(USA Today)-- Target warned consumers Thursday to monitor their statements for unauthorized use after a massive data breach involving 40 million credit and debit cards used in its stores from Black Friday through Dec. 15.
The information obtained included customer names, credit or debit card numbers, the cards' expiration dates and the three-digit security code, known as the CVV, on the back of cards, the retailer said.
Security expert: Target customers should cancel cards
Target spokesman Eric Hausman confirmed it has "no indication that debit card PINs were impacted."
Data breaches of this sort appear to be a growing problem among retailers. Along with a well-publicized and highly litigated case in 2006 involving 46 million shoppers at TJX's stores, Michael's, Stop & Shop, Aldi and Subway have been hit with similar breaches in recent years.
"It's pretty significant," says Siobhan MacDermott, chief policy officer at computer security firm AVG Technologies. She says the Target breach is one of the largest in what has become a steady drumbeat of high-profile data thefts over the past decade. As more retailers such as Target rely on data and glean more customer information, they increasingly become the targets of organized crime groups.
Often, digital break-ins are reported belatedly because victims discover them days later. In many cases, the online heists go undetected. Consumers usually are notified through letters from their credit card issuers and banks, MacDermott says.
Increasingly sophisticated fraudsters can replace checkout line credit and debit card readers with ones that wirelessly transmit data to banks but also the criminals. Breaches as large as Target's are more likely to involve network or software breaches, perhaps when an employee of the company or a contractor provides access to the "back door" of the system, says longtime retail crime expert Joe LaRocca, former head of loss prevention for the National Retail Federation.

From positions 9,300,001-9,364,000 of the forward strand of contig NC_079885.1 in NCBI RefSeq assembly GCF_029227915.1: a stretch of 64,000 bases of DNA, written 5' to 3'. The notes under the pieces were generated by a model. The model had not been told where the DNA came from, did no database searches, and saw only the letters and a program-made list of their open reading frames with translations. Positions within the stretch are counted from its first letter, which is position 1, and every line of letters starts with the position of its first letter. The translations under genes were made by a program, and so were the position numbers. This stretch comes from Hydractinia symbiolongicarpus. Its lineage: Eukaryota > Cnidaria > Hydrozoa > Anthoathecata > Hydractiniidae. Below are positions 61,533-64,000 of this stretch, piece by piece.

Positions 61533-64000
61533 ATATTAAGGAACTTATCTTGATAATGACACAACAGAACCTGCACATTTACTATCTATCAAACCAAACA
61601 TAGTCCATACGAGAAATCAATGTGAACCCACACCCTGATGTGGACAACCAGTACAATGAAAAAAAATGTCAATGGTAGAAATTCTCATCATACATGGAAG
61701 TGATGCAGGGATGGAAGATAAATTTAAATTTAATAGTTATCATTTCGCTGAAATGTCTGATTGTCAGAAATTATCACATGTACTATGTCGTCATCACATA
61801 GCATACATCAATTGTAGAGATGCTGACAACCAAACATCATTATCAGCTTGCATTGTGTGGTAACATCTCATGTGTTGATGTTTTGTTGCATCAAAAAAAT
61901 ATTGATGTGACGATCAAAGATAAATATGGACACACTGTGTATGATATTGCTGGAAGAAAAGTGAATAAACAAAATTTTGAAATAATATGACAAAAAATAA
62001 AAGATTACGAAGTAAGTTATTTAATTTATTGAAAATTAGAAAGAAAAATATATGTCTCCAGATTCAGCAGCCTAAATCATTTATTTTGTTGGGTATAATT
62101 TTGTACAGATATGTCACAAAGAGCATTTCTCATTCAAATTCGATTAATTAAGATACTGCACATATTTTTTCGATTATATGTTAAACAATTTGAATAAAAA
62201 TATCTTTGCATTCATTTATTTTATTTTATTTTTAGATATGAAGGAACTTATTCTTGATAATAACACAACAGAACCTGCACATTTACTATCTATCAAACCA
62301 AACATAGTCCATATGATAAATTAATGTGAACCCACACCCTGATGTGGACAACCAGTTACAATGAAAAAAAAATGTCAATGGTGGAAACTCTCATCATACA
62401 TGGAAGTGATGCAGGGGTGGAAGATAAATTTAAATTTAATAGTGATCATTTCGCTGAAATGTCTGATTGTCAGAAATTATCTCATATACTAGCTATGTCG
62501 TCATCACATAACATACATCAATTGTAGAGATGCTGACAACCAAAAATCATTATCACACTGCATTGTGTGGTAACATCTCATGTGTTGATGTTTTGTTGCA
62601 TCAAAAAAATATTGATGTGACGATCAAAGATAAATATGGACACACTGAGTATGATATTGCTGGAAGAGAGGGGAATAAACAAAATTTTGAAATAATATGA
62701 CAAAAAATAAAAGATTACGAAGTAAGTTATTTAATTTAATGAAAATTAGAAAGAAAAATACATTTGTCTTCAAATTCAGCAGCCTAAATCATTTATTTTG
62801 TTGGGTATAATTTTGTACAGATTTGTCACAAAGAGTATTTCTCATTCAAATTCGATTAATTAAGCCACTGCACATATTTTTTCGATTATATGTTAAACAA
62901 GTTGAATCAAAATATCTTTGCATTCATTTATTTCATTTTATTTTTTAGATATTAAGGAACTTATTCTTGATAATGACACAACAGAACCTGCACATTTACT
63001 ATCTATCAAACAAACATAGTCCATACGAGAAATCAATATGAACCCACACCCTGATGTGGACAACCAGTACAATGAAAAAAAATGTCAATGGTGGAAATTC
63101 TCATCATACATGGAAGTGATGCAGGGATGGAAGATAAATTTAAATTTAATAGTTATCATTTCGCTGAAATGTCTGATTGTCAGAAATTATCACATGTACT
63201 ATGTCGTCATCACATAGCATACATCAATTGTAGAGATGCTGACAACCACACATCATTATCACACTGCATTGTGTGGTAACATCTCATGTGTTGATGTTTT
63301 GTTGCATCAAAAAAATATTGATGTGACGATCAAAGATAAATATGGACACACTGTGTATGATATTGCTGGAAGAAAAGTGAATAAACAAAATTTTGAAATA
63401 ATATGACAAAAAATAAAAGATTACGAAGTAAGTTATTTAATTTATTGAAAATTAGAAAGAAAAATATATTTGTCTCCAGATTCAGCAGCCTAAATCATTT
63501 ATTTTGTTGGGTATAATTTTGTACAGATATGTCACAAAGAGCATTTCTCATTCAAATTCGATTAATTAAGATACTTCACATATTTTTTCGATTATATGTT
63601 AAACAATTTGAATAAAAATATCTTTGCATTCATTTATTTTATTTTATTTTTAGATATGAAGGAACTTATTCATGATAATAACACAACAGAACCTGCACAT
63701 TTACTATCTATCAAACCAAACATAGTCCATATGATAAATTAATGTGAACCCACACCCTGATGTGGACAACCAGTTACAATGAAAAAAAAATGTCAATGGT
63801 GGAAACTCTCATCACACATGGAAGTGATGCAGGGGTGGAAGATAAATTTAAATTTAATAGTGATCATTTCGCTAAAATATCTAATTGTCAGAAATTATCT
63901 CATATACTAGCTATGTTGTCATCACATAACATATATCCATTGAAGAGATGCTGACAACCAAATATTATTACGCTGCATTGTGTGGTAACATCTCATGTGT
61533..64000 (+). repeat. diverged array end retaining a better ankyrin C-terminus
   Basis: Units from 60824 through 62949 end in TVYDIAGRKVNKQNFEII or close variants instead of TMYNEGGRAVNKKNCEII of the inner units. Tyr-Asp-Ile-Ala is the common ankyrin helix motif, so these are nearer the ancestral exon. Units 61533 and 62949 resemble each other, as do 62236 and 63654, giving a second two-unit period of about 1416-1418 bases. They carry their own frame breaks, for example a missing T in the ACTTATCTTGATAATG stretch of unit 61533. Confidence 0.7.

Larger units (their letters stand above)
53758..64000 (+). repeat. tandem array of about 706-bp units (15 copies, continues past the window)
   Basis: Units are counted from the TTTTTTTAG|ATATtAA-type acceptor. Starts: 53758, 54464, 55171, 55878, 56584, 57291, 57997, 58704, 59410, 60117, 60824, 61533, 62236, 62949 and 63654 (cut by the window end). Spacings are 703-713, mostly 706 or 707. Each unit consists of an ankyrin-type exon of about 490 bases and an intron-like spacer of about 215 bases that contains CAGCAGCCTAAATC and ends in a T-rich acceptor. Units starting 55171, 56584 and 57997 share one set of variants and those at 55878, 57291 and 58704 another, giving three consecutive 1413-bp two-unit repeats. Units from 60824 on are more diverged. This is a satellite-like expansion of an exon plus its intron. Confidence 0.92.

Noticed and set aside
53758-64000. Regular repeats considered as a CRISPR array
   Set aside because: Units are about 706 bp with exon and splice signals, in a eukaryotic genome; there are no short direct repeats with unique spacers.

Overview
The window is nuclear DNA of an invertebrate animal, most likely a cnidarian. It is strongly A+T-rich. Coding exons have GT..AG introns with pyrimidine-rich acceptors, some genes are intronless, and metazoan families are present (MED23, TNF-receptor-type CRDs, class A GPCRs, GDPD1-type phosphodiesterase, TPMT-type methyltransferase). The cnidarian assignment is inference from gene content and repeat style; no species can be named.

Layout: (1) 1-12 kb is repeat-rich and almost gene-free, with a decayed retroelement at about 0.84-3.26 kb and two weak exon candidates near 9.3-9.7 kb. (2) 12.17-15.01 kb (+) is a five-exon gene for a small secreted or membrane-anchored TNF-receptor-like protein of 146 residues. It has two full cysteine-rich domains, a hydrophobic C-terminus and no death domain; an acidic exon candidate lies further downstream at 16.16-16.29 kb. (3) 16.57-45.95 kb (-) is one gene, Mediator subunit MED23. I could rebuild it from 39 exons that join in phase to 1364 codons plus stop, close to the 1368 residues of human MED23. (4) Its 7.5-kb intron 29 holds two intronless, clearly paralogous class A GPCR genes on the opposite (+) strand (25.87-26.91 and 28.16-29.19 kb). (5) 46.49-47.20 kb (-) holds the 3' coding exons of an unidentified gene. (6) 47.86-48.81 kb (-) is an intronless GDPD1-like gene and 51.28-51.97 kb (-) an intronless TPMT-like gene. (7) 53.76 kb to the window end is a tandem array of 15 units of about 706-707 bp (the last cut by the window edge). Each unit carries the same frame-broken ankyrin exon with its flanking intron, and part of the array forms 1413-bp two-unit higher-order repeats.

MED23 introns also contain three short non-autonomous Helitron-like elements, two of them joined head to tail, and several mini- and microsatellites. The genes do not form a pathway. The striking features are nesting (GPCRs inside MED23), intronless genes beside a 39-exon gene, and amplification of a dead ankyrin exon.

The access can be done intentionally or unwittingly, LaRocca says.
"In my opinion, someone found a way to manipulate the system to extract the numbers," says LaRocca, founder of RetaiLPartners, a loss prevention consulting company. "When a network intrusion occurs, typically a vulnerability is discovered and may involve some Inside collusion. Someone opened the back door or carelessly left the back door open" by not using proper security practices.
Target said it began investigating the incident as soon as it learned of it but didn't disclose when that was. The problem was first reported on a blog by security expert and former reporter Brian Krebs.
A third-party forensics firm is working with Target to investigate the incident and to determine what else the retailer can do to prevent the problem.
Retailers are struggling to stay ahead of the criminals in this area, experts say.
"The Target situation illustrates the growing problem with identity theft, which is how ordinary folks are often the real targets of hackers who go after these big companies," says Adam Levin, chairman of Identity Theft 911 and Credit.com. "No matter how safe any individual person is with their data, customer databases like Target's represent a nearly irresistible source of people's personal information - and their hard-earned money - to hackers than going after individuals one by one."
How to prevent and detect card fraud:
•Regularly review credit card and bank statements for possible misuse.
•Monitor free credit reports.
•Report suspicious activity to credit card companies or financial institutions immediately.
•Contact the Federal Trade Commission or law enforcement with any reports of identity theft or to learn about steps you can take to protect yourself from identity theft.
•Get credit reports from each nationwide credit reporting agency. You can get one free a year from each of these under law: Experian, TransUnion and Equifax. Request that any fraudulent transactions be deleted.
Consumers concerned about this type of thing happening to them can place a fraud alert on their credit report file to help protect their credit information, says Lisa LaBruno, senior vice president of retail operations for the Retail Industry Leaders Association.
Fraud alerts can make it more difficult for someone to get credit in the consumer's name because it tells creditors to follow certain procedures to protect the consumer. As soon as the credit reporting agency processes a fraud alert, it will notify the other two agencies, which then must also place fraud alerts in the consumer's file. Doing this can delay a consumer's ability to obtain credit.
"This sort of hacking is absolutely on the rise, as the tools are more readily available for even novice hackers to utilize in their efforts to crack open companies' computer systems," Levin says. "With a data breach of this type, the rewards - your money - are so great that it can only continue to increase."
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